Back to the fence, I actually had to work to do work, which means I had to weedeat a path so that the little cable/trencher (ugh, ugh) could work without getting bogged down by the grasses. I get to weedeating around the back side of the barn and I notice a slight burn in my ankle, (I don't ATGATT for yard work), then I noticed another burn, and another. The next burn was on the side of my waist, and I thought to myself,....gee, I must be getting stung by yellow jackets and lo and behold, yep, I was because I looked down and they were a'swarming.

 

I calmly stepped away from the area (ran) and swatted the remaining evil bugs off of me. After a few minutes of reorganization, I went back to the affected area with backup (wife with a spray can). I re-routed my weedeating to go a few feet farther away from the barn while the wife provided overwatch and then continued to lay my fence in the new rerouted area.

 

Later than evening, I went back to the hole and filled it with:

63bd3433-791c-43fa-b34a-01d6855e818d_400.jpg

 

No more bugs in that spot,....now to tend to all those grasses.

 

 

Link to comment

Thanks Mitch. My MnL is having issues with ground nesting bees and on a recommendation hung a fake wasps nest in the vicinity of the ground nest. So far it seems to be working but the "wasp vac" will be our backup solution. Maybe we'll even snag a few pesky voles in he process :)

 

As a side note (pun unintended), In your demo video I noticed that you used a dedicated db meter and wondered if you've ever had an opportunity to compare it to a db meter app on someone's smart phone. I downloaded a db meter app to measure the compressor noise from a recent refrigerator purchase but haven't had an opportunity to compare the results to an actual db meter and I'm curious how accurate the app/phone version is.

Link to comment

As usual Mitch, your solutions are well thought out and engineered to just below "over the top".

 

Thanks for sharing, although in my case it's not something I will ever do. When I was seven, a friend and I rode over an underground hornets nest and I got stung over twenty times.

That's when we figured out I'm allergic to bee stings! :dopeslap:

 

If I get a nest like that, it's a call to the exterminator, or you. :rofl:

Link to comment

Nasty buggers.

 

I tried the dark, soapy water trick. No luck.

 

Went to Lowes, got a can of something, poured it down the nest and never saw another.

 

But your solution was much more elegant and fun.

Link to comment
Joe Frickin' Friday
I tried the dark, soapy water trick. No luck.

 

Did you use boiling hot water, or just room temperature?

 

 

Link to comment
As usual Mitch, your solutions are well thought out and engineered to just below "over the top".

 

 

I don't know, it's real close. He used a CAD program to count them up. But we do expect more from engineers.

 

Well played, Mitch! :thumbsup:

Link to comment
Dave_zoom_zoom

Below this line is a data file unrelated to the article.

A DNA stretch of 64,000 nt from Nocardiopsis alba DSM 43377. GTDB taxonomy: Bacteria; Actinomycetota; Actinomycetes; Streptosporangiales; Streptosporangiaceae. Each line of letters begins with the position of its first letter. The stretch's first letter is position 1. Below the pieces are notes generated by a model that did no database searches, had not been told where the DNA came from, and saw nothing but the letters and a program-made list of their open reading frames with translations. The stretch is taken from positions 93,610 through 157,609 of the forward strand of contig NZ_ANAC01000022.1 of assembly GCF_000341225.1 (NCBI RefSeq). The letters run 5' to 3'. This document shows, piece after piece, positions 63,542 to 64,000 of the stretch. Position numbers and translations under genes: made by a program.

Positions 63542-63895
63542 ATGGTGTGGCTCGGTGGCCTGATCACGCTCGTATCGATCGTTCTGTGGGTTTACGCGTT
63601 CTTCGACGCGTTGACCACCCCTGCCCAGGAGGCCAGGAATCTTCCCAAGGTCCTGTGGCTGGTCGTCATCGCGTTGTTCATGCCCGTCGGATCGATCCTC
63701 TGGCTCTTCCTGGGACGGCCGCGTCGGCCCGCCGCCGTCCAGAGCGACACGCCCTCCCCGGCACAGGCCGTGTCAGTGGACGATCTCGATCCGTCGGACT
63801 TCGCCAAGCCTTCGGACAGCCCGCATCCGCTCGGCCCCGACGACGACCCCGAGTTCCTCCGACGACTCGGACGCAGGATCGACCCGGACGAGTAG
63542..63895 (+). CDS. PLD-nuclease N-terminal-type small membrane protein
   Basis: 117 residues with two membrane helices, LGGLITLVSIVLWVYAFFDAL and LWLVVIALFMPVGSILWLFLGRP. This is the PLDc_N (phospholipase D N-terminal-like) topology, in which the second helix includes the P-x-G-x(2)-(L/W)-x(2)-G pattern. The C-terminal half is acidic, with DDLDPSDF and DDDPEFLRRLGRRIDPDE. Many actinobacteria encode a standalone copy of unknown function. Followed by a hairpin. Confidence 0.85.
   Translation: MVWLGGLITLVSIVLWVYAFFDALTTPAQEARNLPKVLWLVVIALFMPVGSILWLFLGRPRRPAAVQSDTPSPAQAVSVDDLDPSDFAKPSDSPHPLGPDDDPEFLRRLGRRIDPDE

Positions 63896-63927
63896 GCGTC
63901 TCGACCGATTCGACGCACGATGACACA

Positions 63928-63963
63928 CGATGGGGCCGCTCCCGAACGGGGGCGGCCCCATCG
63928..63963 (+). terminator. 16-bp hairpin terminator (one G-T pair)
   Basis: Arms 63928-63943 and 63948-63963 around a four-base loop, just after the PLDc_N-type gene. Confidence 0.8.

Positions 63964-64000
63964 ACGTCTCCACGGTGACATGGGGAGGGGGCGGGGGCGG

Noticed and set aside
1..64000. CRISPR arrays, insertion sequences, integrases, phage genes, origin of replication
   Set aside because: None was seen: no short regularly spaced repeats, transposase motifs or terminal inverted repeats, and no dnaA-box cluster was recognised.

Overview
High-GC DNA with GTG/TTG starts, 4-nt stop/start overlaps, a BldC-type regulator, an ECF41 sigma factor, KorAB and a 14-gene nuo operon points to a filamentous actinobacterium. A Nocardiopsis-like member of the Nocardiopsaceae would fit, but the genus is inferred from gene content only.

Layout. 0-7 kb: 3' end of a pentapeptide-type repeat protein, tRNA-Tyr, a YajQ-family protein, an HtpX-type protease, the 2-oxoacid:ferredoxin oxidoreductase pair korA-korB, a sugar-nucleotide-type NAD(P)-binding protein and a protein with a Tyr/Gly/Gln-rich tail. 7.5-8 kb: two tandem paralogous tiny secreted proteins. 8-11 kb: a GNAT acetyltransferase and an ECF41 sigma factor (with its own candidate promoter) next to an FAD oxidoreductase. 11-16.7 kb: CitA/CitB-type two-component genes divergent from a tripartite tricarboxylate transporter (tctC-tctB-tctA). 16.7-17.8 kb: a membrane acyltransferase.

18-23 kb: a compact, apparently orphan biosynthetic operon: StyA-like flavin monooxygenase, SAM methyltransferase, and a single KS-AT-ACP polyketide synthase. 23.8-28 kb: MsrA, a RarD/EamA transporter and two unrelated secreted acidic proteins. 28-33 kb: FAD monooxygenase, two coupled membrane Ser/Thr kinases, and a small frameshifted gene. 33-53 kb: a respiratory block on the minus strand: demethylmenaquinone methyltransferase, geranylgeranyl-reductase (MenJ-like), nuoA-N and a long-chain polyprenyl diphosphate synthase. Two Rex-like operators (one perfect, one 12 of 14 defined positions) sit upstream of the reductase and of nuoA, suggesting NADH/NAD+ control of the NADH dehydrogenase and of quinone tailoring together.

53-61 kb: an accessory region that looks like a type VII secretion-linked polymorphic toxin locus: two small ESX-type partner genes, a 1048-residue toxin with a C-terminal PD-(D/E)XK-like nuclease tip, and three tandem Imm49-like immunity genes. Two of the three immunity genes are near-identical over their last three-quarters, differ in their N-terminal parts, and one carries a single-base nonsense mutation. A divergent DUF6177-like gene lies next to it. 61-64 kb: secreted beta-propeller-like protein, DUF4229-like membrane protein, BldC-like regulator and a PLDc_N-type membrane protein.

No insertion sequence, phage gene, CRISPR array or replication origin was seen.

Thanks Mitch!

 

I find you to be a never ending source of "good" entertainment.

 

God forbid, if your head should ever split open, it could be a little scary to see what's in there. :D

 

Dave

Link to comment

Mitch you never cease to amaze me. Keep it up. I opted for "simple" to kill the little nasties. My wife had a nest take up residence between the condenser and radiator or her truck. I'd never seen my wife run! But she did when they discovered each other. I got my Gortex raingear on, gloves and head net out and taped any access points and went out with both hands gripping raid wasp killer. Most of the action was over in 20 minutes, but I killed straglers for a couple of days.

Link to comment
As usual Mitch, your solutions are well thought out and engineered to just below "over the top".

 

 

I don't know, it's real close. He used a CAD program to count them up. But we do expect more from engineers.

 

Well played, Mitch! :thumbsup:

 

For those who aren't aware of Mitch's propensity for sharing his projects, here are a few more:

 

A Torsion Box Work Table

 

A Coffee Table

 

A Powdercoat Oven

 

The Adventure of the New Air Compressor

 

Enjoy, and sorry if you lose too much time going through these... :rofl:

Link to comment
I tried the dark, soapy water trick. No luck.

 

Did you use boiling hot water, or just room temperature?

 

 

Boiling hot. At dusk. Covered hole with board and brick on top. In the morning, I lifted the board and got harassed by some pretty mad flying stingers.

 

They are aggressive and followed me for a long way, but I had on my beekeeping gear on so no stings.

 

But after I poured the bottle of stuff I bought at lowes down the hole, no more problem and they didn't come back.

 

BTW have you seen the videos of pouring molten aluminum down into the nest and then digging it up when cooled off?

Link to comment
Guest Kakugo
Cool! So, next time how about filling the nest with propane and tossing in a match. That would be good reading!

 

Back in the days we waited until dusk when all the yellow jackets had returned, poured down the hole a bucket of agri diesel and threw in a match. Not exactly as spectacular as liquified propane but a bit safer. :grin: